Publications by Type: Book Chapter

Sheely, Ryan. Forthcoming. “Regimes & Randomization: Experimental Evidence from Rural Kenya.” Field Research in Authoritarian Conditions. Eds. Paul Good and Ariel Ahram. Oxford University Press.
Pande, Rohini, Abraham Holland, and Erica Field. 2016. “Microfinance: Points of Promise.” Contemporary and Emerging Issues, for W.E. Upjohn Institute for Employment Research. Ed. Jean Kimmel.
Khwaja, Asim, Tahir Andrabi, and Jishnu Das. 2016. “Delivering Education: A Pragmatic Framework for Improving Education in Low-Income Countries.” Handbook of International Education.Abstract

Even as primary school enrollments have increased in most low income countries levels of learning remain low and highly unequal. Responding to greater parental demand for quality, low cost private schools have emerged as one of the fastest growing schooling options, challenging the monopoly of state provided education and broadening the set of educational providers. Historically, the rise of private schooling is always deeply intertwined with debates around who chooses what schooling is about and who represents the interests of children. We believe that this time is no different. But rather than first resolve the question of how child welfare is to be adjudicated, we argue instead for a `pragmatic framework’. In our pragmatic framework, policy takes into account the full schooling environment which includes public, private and other types of providers and is actively concerned with first alleviating constraints that prohibit parents and schools from fulfilling their own stated objectives. Using policy actionable experiments as examples, we show that the pragmatic approach can lead to better schooling for children: Alleviating constraints by providing better information, better access to finance or greater access to skilled teachers brings in more children into school and increases test scores in language and Mathematics. These areas of improvement are very similar to those where there is already abroad societal consensus that improvement is required.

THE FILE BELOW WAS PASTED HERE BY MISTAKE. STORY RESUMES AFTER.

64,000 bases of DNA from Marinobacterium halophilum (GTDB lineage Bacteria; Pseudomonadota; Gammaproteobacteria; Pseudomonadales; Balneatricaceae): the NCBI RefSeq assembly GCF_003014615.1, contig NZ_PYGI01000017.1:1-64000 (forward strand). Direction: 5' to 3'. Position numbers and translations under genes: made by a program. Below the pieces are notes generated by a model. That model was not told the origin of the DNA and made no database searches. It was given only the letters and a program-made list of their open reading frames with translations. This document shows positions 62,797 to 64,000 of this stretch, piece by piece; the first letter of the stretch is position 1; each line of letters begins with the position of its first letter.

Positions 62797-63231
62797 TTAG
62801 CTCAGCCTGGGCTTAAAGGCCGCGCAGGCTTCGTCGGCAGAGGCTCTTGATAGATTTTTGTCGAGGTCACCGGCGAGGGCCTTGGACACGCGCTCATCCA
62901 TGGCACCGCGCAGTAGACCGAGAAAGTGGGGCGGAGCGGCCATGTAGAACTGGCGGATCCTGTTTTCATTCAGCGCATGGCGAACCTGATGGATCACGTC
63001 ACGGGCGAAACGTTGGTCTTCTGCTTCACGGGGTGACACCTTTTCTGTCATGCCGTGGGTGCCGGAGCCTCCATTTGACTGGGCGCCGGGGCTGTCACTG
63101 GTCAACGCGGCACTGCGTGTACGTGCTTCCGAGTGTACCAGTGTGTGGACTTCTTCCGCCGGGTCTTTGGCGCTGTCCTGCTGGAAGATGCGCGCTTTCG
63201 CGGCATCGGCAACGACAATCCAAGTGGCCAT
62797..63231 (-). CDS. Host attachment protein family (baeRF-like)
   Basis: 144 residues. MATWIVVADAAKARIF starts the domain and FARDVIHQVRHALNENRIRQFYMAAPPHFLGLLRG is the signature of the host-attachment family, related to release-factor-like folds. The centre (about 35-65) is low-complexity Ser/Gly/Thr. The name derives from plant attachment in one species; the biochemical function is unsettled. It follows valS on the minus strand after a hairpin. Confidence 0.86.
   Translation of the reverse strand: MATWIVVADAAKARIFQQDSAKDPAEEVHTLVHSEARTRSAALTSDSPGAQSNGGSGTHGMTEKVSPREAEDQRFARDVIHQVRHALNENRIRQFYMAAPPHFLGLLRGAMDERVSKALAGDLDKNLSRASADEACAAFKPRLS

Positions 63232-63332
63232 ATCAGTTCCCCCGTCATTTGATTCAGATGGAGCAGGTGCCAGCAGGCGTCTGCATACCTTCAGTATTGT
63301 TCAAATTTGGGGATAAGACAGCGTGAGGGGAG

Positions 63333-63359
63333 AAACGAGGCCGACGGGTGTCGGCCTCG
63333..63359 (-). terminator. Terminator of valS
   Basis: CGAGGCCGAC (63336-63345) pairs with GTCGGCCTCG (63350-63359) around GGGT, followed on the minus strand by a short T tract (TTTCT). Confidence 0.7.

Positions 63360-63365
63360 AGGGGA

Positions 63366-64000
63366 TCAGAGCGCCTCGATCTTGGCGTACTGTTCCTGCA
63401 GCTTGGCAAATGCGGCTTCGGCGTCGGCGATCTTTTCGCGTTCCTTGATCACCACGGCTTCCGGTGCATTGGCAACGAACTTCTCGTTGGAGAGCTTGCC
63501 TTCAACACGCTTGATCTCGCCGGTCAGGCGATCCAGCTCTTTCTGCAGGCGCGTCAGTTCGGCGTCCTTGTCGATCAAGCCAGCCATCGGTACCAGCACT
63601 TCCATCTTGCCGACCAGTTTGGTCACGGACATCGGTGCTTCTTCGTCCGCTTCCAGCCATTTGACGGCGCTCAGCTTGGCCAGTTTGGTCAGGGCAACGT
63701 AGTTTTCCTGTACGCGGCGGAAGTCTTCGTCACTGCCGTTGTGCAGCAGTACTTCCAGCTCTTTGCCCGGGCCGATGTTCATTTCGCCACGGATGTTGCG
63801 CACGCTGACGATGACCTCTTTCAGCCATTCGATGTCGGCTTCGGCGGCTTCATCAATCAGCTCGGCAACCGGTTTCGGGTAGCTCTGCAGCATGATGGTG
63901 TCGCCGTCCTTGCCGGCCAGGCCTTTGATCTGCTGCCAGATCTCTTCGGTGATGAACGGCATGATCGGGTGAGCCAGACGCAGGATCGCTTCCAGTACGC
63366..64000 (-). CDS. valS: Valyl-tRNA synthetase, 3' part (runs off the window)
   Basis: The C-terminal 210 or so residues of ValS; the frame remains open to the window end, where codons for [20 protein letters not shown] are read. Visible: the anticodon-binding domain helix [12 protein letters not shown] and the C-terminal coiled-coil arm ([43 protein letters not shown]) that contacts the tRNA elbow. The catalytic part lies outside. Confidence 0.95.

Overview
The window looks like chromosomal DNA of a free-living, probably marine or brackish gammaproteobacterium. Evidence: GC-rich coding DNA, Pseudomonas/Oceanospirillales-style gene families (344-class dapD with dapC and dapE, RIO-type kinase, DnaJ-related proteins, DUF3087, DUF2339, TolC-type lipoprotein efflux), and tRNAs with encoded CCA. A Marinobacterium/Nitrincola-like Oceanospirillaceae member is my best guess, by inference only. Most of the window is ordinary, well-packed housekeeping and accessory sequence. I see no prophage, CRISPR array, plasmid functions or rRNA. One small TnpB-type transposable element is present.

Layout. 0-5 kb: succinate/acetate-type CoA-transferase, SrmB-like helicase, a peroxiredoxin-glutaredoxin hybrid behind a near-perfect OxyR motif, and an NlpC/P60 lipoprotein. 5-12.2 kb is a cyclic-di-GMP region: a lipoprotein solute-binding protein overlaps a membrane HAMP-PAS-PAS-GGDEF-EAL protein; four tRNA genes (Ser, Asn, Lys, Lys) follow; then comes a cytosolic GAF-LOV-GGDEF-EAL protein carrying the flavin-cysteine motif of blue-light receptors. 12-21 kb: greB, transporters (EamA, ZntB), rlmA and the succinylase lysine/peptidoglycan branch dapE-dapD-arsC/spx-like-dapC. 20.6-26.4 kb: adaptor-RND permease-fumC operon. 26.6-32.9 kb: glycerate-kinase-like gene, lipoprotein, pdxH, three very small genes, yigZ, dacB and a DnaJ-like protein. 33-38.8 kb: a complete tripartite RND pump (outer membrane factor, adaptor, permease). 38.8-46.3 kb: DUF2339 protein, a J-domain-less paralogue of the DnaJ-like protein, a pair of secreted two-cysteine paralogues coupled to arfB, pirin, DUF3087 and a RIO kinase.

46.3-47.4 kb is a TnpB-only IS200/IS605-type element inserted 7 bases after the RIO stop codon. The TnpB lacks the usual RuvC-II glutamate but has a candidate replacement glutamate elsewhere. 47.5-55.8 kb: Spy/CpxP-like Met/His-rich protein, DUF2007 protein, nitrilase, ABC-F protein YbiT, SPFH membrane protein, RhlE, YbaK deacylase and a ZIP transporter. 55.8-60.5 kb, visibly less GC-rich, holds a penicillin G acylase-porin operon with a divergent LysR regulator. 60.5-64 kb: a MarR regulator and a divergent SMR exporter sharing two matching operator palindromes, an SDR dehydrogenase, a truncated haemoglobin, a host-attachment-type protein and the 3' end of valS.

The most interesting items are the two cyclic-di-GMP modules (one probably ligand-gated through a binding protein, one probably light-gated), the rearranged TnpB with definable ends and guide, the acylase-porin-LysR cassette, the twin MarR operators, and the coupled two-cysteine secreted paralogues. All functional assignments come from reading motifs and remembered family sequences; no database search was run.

Levy, Dan, and Dean Yang. 2013. “Competing for Jobs or Creating Jobs? The Impact of Immigration on Native-Born Unemployment in Venezuela, 1980-2003.” Venezuela Before Chávez: Anatomy of an Economic Collapse. Vol. Penn State University Press, Penn State University Press, Ed. Ricardo Hausmann and Francisco R. Rodríguez.Abstract

At the beginning of the twentieth century, Venezuela had one of the poorest economies in Latin America, but by 1970 it had become the richest country in the region and one of the twenty richest countries in the world, ahead of countries such as Greece, Israel, and Spain. Between 1978 and 2001, however, Venezuela’s economy went sharply in reverse, with non-oil GDP declining by almost 19 percent and oil GDP by an astonishing 65 percent. What accounts for this drastic turnabout? The editors of Venezuela Before Chávez, who each played a policymaking role in the country’s economy during the past two decades, have brought together a group of economists and political scientists to examine systematically the impact of a wide range of factors affecting the economy’s collapse, from the cost of labor regulation and the development of financial markets to the weakening of democratic governance and the politics of decisions about industrial policy.

Yanagizawa-Drott, David. 2013. “Propaganda vs. Education; A Case Study of Hate Radio in Rwanda.” Oxford Handbook of Propaganda Studies, ed. Jonathan Auerbach and Russ Castronovo, 378-394. Oxford: Oxford University Press, 378-394.Abstract

sponsored propaganda on political violence. It provides evidence of the hypothesis that basic education can limit the effectiveness of propaganda by increasing access to alternative media sources. It builds on the case study of the Rwandan Genocide in Yanagizawa-Drott (2011), and shows that the propaganda disseminated by the “hate radio” station RTLM did not affect participation in violence in villages where education levels, as measured by literacy rates, were relatively high. A discussion of the potential underlying mechanisms driving the results is presented. The methodological challenges of identifying causal effects of mass media and propaganda are also described, including recent innovations using statistical methods that may be used to overcome those challenges.